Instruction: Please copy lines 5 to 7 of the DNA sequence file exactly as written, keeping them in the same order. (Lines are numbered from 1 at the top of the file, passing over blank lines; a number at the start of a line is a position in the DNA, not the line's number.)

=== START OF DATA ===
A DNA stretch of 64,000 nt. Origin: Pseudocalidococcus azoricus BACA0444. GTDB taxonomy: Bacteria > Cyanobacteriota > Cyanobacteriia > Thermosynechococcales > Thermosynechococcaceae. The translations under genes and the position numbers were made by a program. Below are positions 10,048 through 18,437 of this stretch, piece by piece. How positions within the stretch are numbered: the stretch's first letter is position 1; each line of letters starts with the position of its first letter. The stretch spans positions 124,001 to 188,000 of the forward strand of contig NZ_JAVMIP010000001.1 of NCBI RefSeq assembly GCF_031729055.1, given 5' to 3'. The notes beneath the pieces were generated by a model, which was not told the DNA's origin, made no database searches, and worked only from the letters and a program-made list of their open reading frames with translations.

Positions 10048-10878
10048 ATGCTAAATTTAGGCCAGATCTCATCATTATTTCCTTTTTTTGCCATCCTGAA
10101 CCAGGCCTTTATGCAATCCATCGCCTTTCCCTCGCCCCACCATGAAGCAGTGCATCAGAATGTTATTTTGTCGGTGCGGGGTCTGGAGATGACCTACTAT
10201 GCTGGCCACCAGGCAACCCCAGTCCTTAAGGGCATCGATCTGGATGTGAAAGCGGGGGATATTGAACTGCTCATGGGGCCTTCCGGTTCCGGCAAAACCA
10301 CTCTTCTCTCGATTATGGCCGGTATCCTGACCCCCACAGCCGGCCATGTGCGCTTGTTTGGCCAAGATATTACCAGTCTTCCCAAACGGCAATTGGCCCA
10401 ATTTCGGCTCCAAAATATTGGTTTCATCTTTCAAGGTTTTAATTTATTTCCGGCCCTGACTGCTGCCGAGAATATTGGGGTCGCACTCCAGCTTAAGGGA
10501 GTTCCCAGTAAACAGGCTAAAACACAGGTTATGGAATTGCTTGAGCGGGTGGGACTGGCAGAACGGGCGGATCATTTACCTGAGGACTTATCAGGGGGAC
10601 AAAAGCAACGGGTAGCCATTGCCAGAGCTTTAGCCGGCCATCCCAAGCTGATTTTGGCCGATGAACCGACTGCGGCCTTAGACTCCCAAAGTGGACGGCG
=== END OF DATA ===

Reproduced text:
10201 GCTGGCCACCAGGCAACCCCAGTCCTTAAGGGCATCGATCTGGATGTGAAAGCGGGGGATATTGAACTGCTCATGGGGCCTTCCGGTTCCGGCAAAACCA
10301 CTCTTCTCTCGATTATGGCCGGTATCCTGACCCCCACAGCCGGCCATGTGCGCTTGTTTGGCCAAGATATTACCAGTCTTCCCAAACGGCAATTGGCCCA
10401 ATTTCGGCTCCAAAATATTGGTTTCATCTTTCAAGGTTTTAATTTATTTCCGGCCCTGACTGCTGCCGAGAATATTGGGGTCGCACTCCAGCTTAAGGGA